A video of President Trump plays before White House press secretary Sarah Sanders talks to reporters at the White House on Jan. 4. (Jabin Botsford/The Washington Post)
Columnist

It has now been more than two months since presidential press secretary Sarah Sanders has held a scheduled, on-the-record briefing for White House reporters.

Briefings had been a near-daily event in recent presidencies, going back to when Richard M. Nixon converted the West Wing swimming pool into a room to be used specifically for such gatherings. For nearly as long, those on both sides of the lectern have found it a frequently maddening exercise — particularly after Bill Clinton’s spokesman Mike McCurry in 1995 allowed his briefings to be televised, a decision he later regretted.

All too often, what viewers across the country saw was grandstanding on the part of journalists, and deflection — or flat-out deception — by whoever was behind the microphone. In the first year and a half of the Trump era, the briefing room was a battle zone, where dissembling by the White House became so intense, it sparked talk that reporters should boycott.

The briefings got shorter and shorter. And then, sometime around last summer, they began disappearing from the schedule entirely. The same has been true at the Pentagon and the State Department, where top officials are no doubt relieved they don’t have to pretend they know or understand policies that are subject to reversal with a presidential tweet.

In place of regular sessions with White House officials, reporters have been reduced to chasing Sanders and others for comment on the White House driveway, or throwing questions at the president himself in chaotic settings, such as photo ops, where there is little opportunity for follow-up.

All of this is bad for our democracy. The daily briefing, whatever its flaws, provided a ritualized means of holding power accountable. The daily to-and-fro was also an equalizer, where smaller news organizations and specialty outlets had an opportunity to raise questions they could not get answered through phone calls or emails to a press operation that frequently ignores all but the big dogs on the beat.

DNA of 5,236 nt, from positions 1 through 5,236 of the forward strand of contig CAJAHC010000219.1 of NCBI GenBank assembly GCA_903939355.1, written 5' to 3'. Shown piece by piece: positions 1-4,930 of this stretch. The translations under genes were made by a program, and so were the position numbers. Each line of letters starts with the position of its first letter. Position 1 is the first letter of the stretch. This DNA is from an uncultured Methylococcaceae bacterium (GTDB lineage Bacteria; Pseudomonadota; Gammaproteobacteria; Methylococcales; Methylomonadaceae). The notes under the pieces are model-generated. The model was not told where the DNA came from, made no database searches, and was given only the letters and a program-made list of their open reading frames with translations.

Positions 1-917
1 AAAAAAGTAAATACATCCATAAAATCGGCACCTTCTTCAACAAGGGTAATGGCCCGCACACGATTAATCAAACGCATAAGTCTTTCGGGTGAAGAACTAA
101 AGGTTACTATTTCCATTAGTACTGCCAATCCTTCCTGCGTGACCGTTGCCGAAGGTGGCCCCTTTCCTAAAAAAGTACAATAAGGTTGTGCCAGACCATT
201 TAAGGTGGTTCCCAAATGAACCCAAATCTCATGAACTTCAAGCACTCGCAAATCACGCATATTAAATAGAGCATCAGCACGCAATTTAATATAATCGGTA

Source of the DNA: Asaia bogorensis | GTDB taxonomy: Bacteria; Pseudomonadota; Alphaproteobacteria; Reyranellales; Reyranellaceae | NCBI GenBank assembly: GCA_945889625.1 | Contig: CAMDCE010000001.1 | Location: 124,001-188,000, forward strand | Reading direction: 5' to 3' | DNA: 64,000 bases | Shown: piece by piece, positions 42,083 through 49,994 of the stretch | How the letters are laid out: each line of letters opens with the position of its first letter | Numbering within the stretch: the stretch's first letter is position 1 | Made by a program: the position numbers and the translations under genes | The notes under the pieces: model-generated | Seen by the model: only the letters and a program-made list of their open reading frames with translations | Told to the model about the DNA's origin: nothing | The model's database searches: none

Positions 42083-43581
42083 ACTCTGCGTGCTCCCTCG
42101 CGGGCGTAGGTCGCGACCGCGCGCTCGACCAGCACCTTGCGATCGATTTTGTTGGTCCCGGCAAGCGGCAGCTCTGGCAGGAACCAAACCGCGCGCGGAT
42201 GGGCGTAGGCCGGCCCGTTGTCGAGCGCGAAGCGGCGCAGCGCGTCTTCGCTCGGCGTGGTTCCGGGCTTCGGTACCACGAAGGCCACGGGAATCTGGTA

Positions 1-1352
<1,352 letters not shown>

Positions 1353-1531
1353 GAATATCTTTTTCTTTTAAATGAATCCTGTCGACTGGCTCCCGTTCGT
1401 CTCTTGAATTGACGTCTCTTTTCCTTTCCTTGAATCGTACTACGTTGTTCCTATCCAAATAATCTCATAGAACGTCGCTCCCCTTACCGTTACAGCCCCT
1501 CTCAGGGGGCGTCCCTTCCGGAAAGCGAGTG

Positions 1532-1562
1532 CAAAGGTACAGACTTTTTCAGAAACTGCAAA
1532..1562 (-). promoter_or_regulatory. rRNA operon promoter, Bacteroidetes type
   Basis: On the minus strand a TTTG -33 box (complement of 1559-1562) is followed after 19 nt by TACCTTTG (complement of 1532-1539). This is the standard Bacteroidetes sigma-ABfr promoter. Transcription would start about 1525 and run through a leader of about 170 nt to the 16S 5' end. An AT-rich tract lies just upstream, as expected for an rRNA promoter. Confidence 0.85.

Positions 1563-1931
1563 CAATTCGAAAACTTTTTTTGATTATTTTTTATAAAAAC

And there is another, less obvious benefit: Knowing that the White House will have to answer questions in a regular, public forum forces important discussions among decision-makers. They know they are likely to be exposed and embarrassed if they try to wing it on the details. As McCurry told me: “With sharper and clearer answers, you get sharper and clearer policy.”

While it is probably too much to hope that this White House will revive the tradition of regular and predictable media access, there is also a danger that whoever comes next might do as President Trump has done. That’s what happens when a norm ceases to be a norm.

Just about every administration, given the option, will try to hold the media at a distance. Shortly after her husband was inaugurated in 1993, then-first lady Hillary Clinton proposed booting reporters to the Old Executive Office Building and reclaiming the old swimming pool that Nixon had given up. It was an idea she got from her predecessor, Barbara Bush, who advised the incoming administration to show the press who’s boss right from the start, according to a memoir by then-White House aide George Stephanopoulos.

Rather than assuming another president would recognize the vital function of the White House press briefing, I asked the campaigns of each of the 22 current contenders for the Democratic nomination: If their candidate is elected, will he or she require their press secretary to schedule on-the-record briefings for the White House media at least once a week?

So far, I’ve heard back from 15 of them. Sen. Cory Booker (N.J.), Montana Gov. Steve Bullock, South Bend, Ind., Mayor Pete Buttigieg, Sen. Kirsten Gillibrand (N.Y.), Sen. Kamala D. Harris (Calif.), Rep. Tim Ryan (Ohio), and Sen. Elizabeth Warren (Mass.) agreed they would do that as a minimum.

The remaining eight — former vice president Joe Biden, former housing and urban development secretary Julián Castro, former Colorado governor John Hickenlooper, Washington Gov. Jay Inslee, Rep. Seth Moulton (Mass.), former congressman Beto O’Rourke (Tex.), Sen. Bernie Sanders (I-Vt.) and Rep. Eric Swalwell (Calif.) — said they would go further. They all replied that once a week is not enough and committed to reinstating the tradition of daily media briefings.

There surely are ways to make the sessions better. For instance, the briefing-room seating arrangement should be rotated so that big, legacy news organizations are not planted near the front, where they can dominate the questioning. But the Trump White House’s decision to all but do away with regular briefings sets an unacceptable precedent. It is in the interest of the country — and of the president himself — to bring them back.